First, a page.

“Heart Broken” (season four, episode 15): Though some of the first wave of Modern Family fans wrote the sitcom off after its shaky third season, the show rebounded quite a bit in season four, bringing back concepts that had worked well in the past while trying some new approaches. “Heart Broken” features three stories set on and around Valentine’s Day, and two of them—Mitchell and Cam throwing a party for their wild single friends, and Claire and Phil checking into a hotel to role-play as “Juliana” and “Clive Bixby”—spring from premises that had previously been reliable laugh-getters. But the episode also breaks from Modern Family’s usual structure, skipping the intercutting and letting each plot run straight through, kind of like a miniature anthology series. The switch-up lets scenes play out longer than they usually would, bringing a new rhythm to the performances and the storytelling.
“Goodnight Gracie” (season four, episode 24): It’s tempting to call the season four finale another format-bender, since the entire episode takes place in the Florida retirement community where Phil’s preparing for his mother’s funeral. But Modern Family typically does two to three on-the-road stories a year, which means “Goodnight Gracie” isn’t that unusual. What is special is how well-crafted and frequently inspired this episode is, from a subplot that sees Mitchell helping Gloria out of a legal jam by talking like an old country lawyer, to a surprising finish that has Alex learning one more lesson from the grandmother who always understood her best. In seasons five and six, Modern Family has continued on in much the same vein of its ship-righting fourth season, but with fewer standout episodes. In a way, “Goodnight Gracie” is the end of an era, bidding its own farewell to the show’s groundbreaking first four years.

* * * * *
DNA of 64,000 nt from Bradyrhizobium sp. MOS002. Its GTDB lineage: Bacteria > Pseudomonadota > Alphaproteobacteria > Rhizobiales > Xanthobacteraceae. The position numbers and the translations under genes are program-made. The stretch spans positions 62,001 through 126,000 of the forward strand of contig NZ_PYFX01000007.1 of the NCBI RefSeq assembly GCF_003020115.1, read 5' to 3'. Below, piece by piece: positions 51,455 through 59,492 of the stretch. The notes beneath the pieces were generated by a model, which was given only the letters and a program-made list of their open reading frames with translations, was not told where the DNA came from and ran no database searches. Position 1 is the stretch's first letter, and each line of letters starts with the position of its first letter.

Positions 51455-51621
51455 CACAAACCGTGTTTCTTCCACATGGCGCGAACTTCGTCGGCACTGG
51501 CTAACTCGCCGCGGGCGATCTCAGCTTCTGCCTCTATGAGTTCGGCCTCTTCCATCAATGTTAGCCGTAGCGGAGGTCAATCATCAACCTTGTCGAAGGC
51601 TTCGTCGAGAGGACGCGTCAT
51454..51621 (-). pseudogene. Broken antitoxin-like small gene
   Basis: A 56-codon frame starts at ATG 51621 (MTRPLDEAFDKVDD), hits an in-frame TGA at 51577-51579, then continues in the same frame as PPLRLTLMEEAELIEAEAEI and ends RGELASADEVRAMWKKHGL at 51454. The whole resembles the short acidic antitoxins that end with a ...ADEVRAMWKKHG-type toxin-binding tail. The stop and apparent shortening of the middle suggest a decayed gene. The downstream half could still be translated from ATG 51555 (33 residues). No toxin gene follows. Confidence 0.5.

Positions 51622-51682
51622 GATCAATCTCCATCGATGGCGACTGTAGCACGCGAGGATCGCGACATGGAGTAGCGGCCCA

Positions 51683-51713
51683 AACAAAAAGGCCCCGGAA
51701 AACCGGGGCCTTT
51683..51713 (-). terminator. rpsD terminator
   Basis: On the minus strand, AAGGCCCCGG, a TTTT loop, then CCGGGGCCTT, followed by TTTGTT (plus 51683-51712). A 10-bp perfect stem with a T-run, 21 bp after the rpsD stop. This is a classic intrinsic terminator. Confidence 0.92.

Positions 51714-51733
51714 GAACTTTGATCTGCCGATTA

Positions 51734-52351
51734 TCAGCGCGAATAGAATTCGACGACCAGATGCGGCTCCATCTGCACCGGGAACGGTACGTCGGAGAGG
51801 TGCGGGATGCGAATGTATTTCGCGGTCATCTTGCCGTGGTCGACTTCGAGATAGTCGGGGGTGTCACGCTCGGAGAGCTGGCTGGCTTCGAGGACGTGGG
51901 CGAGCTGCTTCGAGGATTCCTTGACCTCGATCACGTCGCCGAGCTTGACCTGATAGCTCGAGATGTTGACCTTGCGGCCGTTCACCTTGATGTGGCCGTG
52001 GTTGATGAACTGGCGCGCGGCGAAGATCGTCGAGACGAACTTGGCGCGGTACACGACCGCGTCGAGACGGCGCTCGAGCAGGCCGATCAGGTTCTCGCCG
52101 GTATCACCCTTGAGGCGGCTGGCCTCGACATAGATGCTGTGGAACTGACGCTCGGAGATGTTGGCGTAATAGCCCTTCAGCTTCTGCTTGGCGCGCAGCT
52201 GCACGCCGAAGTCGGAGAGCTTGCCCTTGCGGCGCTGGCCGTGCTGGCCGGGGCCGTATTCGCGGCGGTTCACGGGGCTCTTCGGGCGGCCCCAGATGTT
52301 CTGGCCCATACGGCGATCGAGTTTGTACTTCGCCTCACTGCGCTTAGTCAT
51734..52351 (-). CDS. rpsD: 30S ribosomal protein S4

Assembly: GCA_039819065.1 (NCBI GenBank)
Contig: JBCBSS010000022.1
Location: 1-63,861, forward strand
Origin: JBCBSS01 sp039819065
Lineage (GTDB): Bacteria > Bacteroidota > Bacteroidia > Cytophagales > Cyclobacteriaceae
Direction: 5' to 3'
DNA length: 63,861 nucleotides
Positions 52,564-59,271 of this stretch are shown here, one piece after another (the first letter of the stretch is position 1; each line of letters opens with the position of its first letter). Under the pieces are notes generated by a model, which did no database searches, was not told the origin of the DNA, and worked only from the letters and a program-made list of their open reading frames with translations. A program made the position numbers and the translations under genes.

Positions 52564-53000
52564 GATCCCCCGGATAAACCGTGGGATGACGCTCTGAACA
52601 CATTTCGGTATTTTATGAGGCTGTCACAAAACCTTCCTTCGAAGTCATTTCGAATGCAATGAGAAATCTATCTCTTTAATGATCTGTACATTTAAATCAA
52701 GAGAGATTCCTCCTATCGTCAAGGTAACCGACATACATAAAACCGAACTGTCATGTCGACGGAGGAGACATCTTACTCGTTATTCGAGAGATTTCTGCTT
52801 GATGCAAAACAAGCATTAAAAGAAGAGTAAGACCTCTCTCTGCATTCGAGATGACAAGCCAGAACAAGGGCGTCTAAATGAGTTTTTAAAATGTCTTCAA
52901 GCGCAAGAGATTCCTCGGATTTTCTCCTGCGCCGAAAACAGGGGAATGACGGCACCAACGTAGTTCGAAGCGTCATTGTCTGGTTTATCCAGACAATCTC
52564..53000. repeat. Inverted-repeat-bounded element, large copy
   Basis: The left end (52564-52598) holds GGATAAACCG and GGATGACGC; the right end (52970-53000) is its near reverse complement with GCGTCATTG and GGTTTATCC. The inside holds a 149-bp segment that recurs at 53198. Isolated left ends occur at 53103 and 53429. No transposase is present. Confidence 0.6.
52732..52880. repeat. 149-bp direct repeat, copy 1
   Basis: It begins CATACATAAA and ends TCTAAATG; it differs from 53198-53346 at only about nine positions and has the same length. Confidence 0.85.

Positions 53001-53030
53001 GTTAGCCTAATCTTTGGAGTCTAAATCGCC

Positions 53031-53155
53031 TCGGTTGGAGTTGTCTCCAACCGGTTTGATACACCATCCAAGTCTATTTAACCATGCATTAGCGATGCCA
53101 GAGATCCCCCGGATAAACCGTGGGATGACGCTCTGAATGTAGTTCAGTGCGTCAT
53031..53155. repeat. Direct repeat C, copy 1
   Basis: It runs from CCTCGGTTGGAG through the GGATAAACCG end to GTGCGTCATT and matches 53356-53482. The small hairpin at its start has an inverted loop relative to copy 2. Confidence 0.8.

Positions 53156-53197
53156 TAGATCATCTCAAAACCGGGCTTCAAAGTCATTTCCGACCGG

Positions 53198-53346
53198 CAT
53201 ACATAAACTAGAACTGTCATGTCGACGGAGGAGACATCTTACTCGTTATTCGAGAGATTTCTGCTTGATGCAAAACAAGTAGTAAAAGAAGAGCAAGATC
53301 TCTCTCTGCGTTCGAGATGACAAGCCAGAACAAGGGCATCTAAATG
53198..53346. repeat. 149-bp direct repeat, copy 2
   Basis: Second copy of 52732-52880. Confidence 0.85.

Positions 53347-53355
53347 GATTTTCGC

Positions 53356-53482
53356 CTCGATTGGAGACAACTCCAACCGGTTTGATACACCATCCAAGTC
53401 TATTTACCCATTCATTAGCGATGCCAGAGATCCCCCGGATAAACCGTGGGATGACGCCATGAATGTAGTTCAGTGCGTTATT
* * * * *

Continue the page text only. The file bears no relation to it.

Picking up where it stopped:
“Las Vegas” (season five, episode 18): Even though Modern Family is more in the “pleasant company” phase of its run these days, every now and then everything clicks again the way it did in the beginning. If not for the existence of “Fizbo,” it’d be easy to make the case for “Las Vegas” (yet another “the family takes a trip” story) as the series’ best. Leaving the kids out of the picture entirely, the episode takes the form of a classic bedroom-swapping sex farce, as what starts as an attempt by the various adults to have fun—be it Phil trying to join an underground magic club, Cam and Mitchell treating themselves to an erotic romp, or Jay making sure that he gets their hotel’s most exclusive luxury package—all ends with each of them in turn getting the wrong idea about just what kind of weekend the others have planned. Rocket-paced and packed with fun guest-stars (including a priceless Stephen Merchant as an eager butler), “Las Vegas” is contemporary TV comedy operating at its highest skill-level.